CPLR 3025(b) provides that leave to amend pleadings shall be freely given, and this rule has been applied to the amendment of bills of particulars as well, in the absence of prejudice or surprise (see Jones v. New York City Housing Authority, 298 A.D.2d 500, 748 N.Y.S.2d 400 [2002];  Sahdala v. New York City Health & Hosps. Corp., 251 A.D.2d 70, 674 N.Y.S.2d 297 [1998] ).   However where the proposed amendment clearly lacks merit and serves no purpose but to needlessly complicate discovery and trial, such a motion should be denied (Crimmins Contr. Co. v. City of New York, 74 N.Y.2d 166, 170, 544 N.Y.S.2d 580, 542 N.E.2d 1097 [1989] ).

Plaintiff's expert's affirmation in support of the motion to amend did not demonstrate a causal connection between the failure to monitor decedent's Lithium levels and his death.   The expert's affirmation (name redacted) stated that the alleged failure to monitor the Lithium levels in decedent's blood “was a substantial cause for his emergency admission to the psychiatric unit of Our Lady of Mercy Medical Center where he was administered the replacement neuroleptic drug, Haldol, which resulted in Neuroleptic Malignant Syndrome which ultimately caused Mr. Katechis' death” (emphasis added).   Assuming arguendo, that the alleged failure to monitor Lithium levels constituted a deviation from accepted medical standards, this failure resulted, according to plaintiff's expert, only in decedent's admission to defendant Medical Center.   The expert opined that the cause of death was NMS brought on by the administration of a different drug.   This falls far short of the “competent medical proof of the causal connection between the alleged malpractice and the death of the” patient so as to warrant amendment of a bill of particulars in a medical malpractice action (see McGuire v. Small, 129 A.D.2d 429, 513 N.Y.S.2d 691 [1987] ).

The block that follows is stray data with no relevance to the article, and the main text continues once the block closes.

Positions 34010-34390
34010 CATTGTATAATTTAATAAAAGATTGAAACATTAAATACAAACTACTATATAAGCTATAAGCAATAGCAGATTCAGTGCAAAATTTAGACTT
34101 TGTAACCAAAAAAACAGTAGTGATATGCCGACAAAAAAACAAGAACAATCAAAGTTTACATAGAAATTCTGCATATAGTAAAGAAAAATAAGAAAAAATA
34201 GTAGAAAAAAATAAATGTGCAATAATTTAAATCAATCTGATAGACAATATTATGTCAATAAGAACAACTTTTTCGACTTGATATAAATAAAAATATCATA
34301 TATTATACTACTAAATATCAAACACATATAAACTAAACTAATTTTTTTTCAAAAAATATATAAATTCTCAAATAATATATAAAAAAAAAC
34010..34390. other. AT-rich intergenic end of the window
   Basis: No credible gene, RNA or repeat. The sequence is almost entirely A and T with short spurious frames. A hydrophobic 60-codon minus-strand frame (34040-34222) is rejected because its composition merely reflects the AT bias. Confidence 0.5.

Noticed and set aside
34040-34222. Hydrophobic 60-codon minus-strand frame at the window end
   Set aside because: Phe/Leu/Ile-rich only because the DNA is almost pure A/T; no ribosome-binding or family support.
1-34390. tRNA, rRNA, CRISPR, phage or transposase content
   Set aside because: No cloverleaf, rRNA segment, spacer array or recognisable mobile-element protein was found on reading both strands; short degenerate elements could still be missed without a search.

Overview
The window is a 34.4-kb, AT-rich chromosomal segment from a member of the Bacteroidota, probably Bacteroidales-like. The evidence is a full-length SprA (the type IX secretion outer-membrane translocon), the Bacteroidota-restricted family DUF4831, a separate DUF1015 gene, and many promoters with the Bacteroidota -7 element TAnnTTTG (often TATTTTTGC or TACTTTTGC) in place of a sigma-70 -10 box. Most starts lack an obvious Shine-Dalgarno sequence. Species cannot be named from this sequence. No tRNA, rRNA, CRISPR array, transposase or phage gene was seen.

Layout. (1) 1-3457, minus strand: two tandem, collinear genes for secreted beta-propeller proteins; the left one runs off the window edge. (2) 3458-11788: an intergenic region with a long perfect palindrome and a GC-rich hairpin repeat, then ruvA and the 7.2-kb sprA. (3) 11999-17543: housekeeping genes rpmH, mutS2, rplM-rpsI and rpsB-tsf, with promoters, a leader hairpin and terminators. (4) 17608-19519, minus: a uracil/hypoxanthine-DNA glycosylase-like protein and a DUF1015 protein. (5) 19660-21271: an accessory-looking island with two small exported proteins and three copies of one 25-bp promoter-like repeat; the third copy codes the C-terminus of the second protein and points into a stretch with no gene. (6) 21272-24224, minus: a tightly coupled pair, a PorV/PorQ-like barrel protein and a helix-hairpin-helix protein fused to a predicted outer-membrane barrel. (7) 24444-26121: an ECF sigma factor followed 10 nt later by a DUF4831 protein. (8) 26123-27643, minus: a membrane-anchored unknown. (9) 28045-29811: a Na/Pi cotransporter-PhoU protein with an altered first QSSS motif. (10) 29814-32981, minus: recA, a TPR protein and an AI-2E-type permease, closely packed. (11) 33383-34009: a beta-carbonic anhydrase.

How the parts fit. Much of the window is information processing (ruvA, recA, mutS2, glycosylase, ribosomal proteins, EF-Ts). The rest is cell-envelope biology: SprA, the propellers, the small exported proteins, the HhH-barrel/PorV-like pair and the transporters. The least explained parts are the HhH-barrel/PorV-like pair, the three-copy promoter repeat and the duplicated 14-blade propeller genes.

As no causal connection between the allegations of malpractice and decedent's death has been established, the proposed amendment to the bill of particulars lacks merit.   The motion to amend should have been denied (Haussmann v. Wolf, 187 A.D.2d 371, 589 N.Y.S.2d 483 [1992] ) and the motion for summary judgment by Dr. Kymissis granted in all respects.